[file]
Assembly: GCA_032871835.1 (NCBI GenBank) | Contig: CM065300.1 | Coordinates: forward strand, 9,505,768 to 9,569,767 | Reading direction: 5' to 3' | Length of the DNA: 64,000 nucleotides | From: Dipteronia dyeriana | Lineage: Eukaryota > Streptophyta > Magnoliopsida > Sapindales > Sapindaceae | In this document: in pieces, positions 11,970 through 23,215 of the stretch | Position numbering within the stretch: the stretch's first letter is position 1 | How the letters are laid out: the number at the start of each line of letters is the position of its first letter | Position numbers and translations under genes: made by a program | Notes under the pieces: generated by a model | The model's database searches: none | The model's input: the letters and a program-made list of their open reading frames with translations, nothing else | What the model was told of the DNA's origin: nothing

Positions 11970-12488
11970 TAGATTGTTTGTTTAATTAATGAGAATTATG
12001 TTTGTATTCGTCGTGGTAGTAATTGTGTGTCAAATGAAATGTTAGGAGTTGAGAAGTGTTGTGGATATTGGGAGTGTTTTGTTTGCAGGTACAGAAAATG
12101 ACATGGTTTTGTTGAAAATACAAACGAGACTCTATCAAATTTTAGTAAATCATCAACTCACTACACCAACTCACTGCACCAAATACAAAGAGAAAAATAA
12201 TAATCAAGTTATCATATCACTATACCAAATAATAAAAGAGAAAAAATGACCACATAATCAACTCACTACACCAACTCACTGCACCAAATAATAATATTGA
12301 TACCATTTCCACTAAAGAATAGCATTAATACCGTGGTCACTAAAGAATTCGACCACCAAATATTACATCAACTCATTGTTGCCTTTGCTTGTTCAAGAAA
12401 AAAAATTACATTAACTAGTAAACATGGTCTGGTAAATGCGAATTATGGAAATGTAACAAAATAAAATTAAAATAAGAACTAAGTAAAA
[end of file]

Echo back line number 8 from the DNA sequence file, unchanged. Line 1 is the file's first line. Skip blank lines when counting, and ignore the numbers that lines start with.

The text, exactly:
12401 AAAAATTACATTAACTAGTAAACATGGTCTGGTAAATGCGAATTATGGAAATGTAACAAAATAAAATTAAAATAAGAACTAAGTAAAA